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Report - - Swaledale Lead Mines 4 - Blakethwaite (Yorkshire, Apr, 2022) | Mines and Quarries | 28DaysLater.co.uk

Report - Swaledale Lead Mines 4 - Blakethwaite (Yorkshire, Apr, 2022)


urbanchemist

28DL Regular User
Regular User
Another walk with things to see, although the only underground bits I found to explore turned out to be muddy fiascos.

Blakethwaite is at the top of the Gunnerside valley, a well known lead mining area.

Starting from the bottom left of the map below I went down Blind Gill to the Blakethwaite smelt mill then up the stream to inspect some dams.

Both the smelt mill and the dams are listed, https://historicengland.org.uk/listing/the-list/list-entry/1015857, https://historicengland.org.uk/listing/the-list/list-entry/1015855.




Pictures are phone for outside, and phone or camera for inside.


Two levels (mine entrances) are shown at the top of Blind Gill.

The top one was blocked, although still discernible, with a shaft up the hill behind, presumably for ventilation.





I didn’t find the next level, but passed a hole in the side of the valley which turned out to be a deep limestone cave - lots of these in this region, sometimes intersecting mine workings.

The picture on the right is looking down into the cave, which had a length of iron tram rail outside.





Next is Blind Gill Level. This is really part of the Lowenthwaite mine, working a lead vein on the other side of the valley to the main Blakethwaite vein but included here since it was on the route.

Old tub near the entrance.









The tunnel is only about 4 ft high, somewhere between a stoop and a crawl, and became steadily muddier.












I got about 20 yards beyond the last picture before the mud threatened to pull off my wellies.

The waders were back near the entrance but this thing was showing little sign of getting any drier or higher so I didn’t bother going back to get them and admitted defeat.

Lead mine 1, urbanchemist 0.

I subsequently found a mine plan showing the entrance straight is c. 400 yards long before hitting the workings although there don’t seem to be any pictures of what’s down there.



The Blakethwaite smelt mill, which operated from 1821 - 1878, is directly on the normal tourist route up Gunnerside valley, but worth a few pictures anyway.

Looking north with a ruined peat store on the right - peat with a little coal was the fuel for lead smelting in these parts. There are a couple more smelt mills with peat stores in the next valley over.

The remains of the flue can be seen running up the hill behind.





Looking back down from part way up the flue.





Iron columns which originally supported stone arches above the ore hearths, blown with bellows powered by a water wheel.





A well preserved lime kiln, one of many in Swaledale, perched up on the hill behind the mill to catch the breeze.

This one apparently provided mortar when constructing the mill and other buildings.





Further up the stream are the dressing floor for the mill and a smithy/office, but there’s not much left.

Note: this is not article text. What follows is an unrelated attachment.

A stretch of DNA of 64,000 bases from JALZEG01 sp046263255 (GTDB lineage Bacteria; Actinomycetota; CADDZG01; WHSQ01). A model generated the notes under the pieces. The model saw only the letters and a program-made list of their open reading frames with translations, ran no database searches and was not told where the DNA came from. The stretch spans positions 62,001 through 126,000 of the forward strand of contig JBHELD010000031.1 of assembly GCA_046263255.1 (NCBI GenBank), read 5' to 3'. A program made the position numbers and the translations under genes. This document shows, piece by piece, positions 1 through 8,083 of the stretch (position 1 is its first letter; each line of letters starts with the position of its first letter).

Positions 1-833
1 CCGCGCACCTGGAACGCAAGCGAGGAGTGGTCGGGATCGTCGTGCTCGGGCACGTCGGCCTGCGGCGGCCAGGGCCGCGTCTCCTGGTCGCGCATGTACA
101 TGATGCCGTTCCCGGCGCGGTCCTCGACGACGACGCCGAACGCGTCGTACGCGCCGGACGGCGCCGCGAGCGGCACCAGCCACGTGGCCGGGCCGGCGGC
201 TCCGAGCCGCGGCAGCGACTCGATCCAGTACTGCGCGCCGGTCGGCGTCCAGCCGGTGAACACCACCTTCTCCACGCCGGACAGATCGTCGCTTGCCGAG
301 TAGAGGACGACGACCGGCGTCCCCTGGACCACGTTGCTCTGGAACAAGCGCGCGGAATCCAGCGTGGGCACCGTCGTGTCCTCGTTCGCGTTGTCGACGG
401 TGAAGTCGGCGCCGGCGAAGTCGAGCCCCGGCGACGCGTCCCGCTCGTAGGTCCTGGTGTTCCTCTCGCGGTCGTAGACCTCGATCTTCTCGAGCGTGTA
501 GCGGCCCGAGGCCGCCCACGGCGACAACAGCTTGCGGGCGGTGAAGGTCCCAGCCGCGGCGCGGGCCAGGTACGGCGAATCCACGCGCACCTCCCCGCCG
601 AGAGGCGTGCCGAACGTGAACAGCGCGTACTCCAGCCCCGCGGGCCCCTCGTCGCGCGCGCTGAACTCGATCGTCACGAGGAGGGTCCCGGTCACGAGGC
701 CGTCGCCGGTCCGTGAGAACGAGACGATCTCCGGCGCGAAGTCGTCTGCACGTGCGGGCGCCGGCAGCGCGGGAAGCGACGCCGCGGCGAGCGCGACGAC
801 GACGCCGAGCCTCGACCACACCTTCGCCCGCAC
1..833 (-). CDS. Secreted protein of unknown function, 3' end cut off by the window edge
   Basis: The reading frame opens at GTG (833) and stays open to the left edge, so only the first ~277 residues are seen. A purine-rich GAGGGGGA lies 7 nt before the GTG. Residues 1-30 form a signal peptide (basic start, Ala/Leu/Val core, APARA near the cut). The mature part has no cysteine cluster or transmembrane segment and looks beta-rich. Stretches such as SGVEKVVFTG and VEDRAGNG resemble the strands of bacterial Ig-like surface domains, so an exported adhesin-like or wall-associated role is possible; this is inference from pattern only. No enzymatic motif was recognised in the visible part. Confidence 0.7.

The dressing floor was where the crude ore from the Blakethwaite mine was crushed with water wheel-powered rollers and then fractionated into smeltable concentrate.









There seem to have been five levels in this region: Lonsdale’s Level (pre 1797), Low (Raper) Level, Top Level, Blakethwaite Level (1812), and Blakethwaite Low Level (1814).

I could only find the Blakethwaite Level driven under the main limestone band.





Entrance with a sign saying ‘Blakethwaite Mine Reopened ADG 2000’.





A quick look suggested this was another muddy one, so waders on.

The initial section was a bit sticky but straightforward enough, with some small worked-out areas off the main tunnel.





















Through the tube things didn’t look so good, with backed-up silty mud.

I got about 10 yards beyond the raised mud section in the picture below before giving up - it took about 5 mins just to turn round and get my feet back into the wader boots.





As The Joker might have said "this mine needs an enema !"





An interesting aspect of Blakethwaite is that it had two water-powered pumps to stop the mine flooding.

One was a water wheel pump (‘The Victoria Engine’) for which plans survive - the water for the wheel went in one of the higher levels and came out, along with the pumped water, down the Blakethwaite level.

There are pictures on AditNow of the underground launder supports and wheel pit but I didn’t make it that far.

The other pump was an early type of reciprocating water pressure engine which drained the west end of the system, said to have been removed by 1873.

I don’t know if anyone has ever made it into that area to see what’s left.


Water for the pumps and the dressing floor came from a pair of dams further up the valley, and the final port of call.

The lower dam was topped up water from a reservoir (Moss Dam) some distance away by a long feeder leat.

The lower dam in the foreground with the upper one behind - both dams are now breached.









The spillway for the upper dam seems to have collapsed in the last couple of years judging by other photos on the internet.












Finally, a view down Gunnerside valley from above the smelt mill.

There are at least 10 explorable mine entrances down there - the waste tips of several can be seen in this picture.

 

Calamity Jane

i see beauty in the unloved, places & things
Regular User
Lovely images. Like the remains. That mud looks horrendous. I think you did well considering. I dont think Id be strong enough to move with mud like that!
 

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